Early on, my doctoral supervisor returned a draft to me with a red line through an entire section, headed “Methodological considerations”. We didn’t discuss it, but I took him to mean: just do it, and cut out the huffing and puffing. In another institution I won’t name, I experienced the opposite, more usual approach. There is meant to be an Aristotelian inevitability to the marriage of theory, method and matter, rigorously demonstrated. The result is generally uncontroversial and pedestrian. Jim did give us his thoughts on creative method, though — a slightly different question. Some plan in outline, others write “generatively”, that is, they just start writing and knock it into shape as they go.
I have what should probably be called a journal, with its origins in the diary I kept as a young man. At some point I lost the sense that what I wrote about my own life was sufficiently honest or penetrating to be worth the trouble, but I have sporadically continued to write about things of the kind that also appear here. My only readers are accidental ones, but nonetheless, these thoughts are more lucidly expressed, and mean to be more engaging, than what I put down for my own eyes alone, which are losing their acuity. Certain preoccupations return, indeed, with roots in my own unremarkable life. An intellectual focus itself tends towards objectivity, or generality. If medicine “doesn’t work”, that isn’t a complaint about my own doctor.
But these posts are like light that catches one face of a crystal; they fall short of making up a whole. Recently I dipped into Leopardi’s notebook, the Zibaldone, meant for his own use alone, which is still quite discursive; and interesting for its detail. He believed, following Locke, that the mind’s capacity for talent is a unitary quality, no different in the mathematician or the poet; so one could with application become the other, and might just as well have turned out a musician. The key is the capacity to form habits. This may not be a fair account of his theory; but you don’t have to agree with it to delight in the fine observation and psychological persuasiveness of the examples he gives. Then on the next page, he is talking about Horace’s style, or the derivation of Italian dialect words.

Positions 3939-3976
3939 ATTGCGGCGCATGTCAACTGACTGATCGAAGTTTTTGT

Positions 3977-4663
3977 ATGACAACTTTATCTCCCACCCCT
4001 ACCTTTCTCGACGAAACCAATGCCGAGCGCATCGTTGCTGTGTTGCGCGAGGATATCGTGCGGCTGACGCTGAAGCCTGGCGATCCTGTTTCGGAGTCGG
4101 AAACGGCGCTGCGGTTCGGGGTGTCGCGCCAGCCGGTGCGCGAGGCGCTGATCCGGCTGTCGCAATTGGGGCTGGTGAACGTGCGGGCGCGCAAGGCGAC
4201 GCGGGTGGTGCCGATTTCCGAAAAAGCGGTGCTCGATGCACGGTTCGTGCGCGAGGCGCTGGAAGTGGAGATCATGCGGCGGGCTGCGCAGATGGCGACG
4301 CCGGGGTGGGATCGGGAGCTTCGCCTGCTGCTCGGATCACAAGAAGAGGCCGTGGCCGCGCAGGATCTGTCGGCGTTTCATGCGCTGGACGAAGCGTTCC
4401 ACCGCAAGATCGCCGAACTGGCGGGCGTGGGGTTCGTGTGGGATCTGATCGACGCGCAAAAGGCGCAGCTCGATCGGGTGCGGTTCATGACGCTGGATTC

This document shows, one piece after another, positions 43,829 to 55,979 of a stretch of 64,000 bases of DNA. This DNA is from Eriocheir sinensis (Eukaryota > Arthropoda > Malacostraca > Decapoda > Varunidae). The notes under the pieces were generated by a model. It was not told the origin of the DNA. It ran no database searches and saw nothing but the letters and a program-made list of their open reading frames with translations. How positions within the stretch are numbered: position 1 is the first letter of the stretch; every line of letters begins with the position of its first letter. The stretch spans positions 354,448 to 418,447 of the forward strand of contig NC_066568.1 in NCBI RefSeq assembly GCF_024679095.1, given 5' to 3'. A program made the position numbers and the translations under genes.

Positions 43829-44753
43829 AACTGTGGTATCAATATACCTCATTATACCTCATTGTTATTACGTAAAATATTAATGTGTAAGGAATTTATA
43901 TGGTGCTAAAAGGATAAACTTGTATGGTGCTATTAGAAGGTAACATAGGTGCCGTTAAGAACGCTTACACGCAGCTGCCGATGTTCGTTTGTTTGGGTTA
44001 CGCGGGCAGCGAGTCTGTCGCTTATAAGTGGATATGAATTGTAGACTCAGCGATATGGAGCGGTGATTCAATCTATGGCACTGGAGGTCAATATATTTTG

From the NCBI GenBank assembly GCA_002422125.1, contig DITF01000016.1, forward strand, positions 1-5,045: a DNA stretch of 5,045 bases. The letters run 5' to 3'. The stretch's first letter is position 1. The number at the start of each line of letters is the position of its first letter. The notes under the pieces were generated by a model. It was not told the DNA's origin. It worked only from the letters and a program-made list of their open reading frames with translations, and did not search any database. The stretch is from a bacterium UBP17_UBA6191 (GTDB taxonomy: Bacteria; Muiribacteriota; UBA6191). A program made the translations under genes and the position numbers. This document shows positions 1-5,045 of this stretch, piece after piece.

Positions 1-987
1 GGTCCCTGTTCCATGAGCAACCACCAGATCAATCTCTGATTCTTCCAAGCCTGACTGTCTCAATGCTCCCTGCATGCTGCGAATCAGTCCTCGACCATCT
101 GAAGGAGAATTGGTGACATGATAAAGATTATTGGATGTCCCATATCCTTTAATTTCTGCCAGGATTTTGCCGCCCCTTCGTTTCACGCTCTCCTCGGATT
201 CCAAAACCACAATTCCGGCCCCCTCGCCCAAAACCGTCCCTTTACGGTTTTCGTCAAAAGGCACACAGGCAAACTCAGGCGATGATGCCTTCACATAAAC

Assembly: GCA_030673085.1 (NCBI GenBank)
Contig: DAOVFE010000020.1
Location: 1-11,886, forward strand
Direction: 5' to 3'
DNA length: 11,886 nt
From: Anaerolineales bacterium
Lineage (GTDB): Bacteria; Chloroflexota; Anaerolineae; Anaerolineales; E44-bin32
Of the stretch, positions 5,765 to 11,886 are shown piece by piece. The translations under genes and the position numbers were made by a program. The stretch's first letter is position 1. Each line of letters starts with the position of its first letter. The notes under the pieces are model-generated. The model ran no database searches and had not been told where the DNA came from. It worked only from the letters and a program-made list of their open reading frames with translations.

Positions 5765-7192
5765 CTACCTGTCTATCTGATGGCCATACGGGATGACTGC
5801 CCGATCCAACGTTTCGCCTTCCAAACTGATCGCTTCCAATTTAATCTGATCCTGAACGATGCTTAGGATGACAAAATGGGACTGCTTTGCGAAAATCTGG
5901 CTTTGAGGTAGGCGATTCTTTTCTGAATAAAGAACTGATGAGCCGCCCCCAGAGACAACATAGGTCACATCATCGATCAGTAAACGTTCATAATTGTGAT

What struck me is the examples are meant to support the theory, and yet they don’t have any power to unsettle it; it just sits on top, like a cut glass chandelier illuminating the furniture below. But Leopardi isn’t dogmatic, on the contrary, his mind sparkles with freshness and independence. This is both an example of my own theory, and perhaps of the dangers of theories. Our rational justifications for things such as social practices (slavery, democracy, witchcraft trials) just sit on top. It’s a commonplace that modern medicine works because of its sound empirical basis. We have thrown out leeches along with the four humours. Smoking, like masturbation, is bad for you (doctors used to recommend it, less than a century ago). I hardly need to spell it out.
The trouble is that I can’t. All this, put together into an argument, is not even original; though I dare say it puts me in company I wouldn’t gladly choose. All that remains is misanthropy: we are such stupid, cruel creatures. To put it another way, though hardly with more optimism: rationality may be rare to vanishing, but it is still our cardinal moral obligation.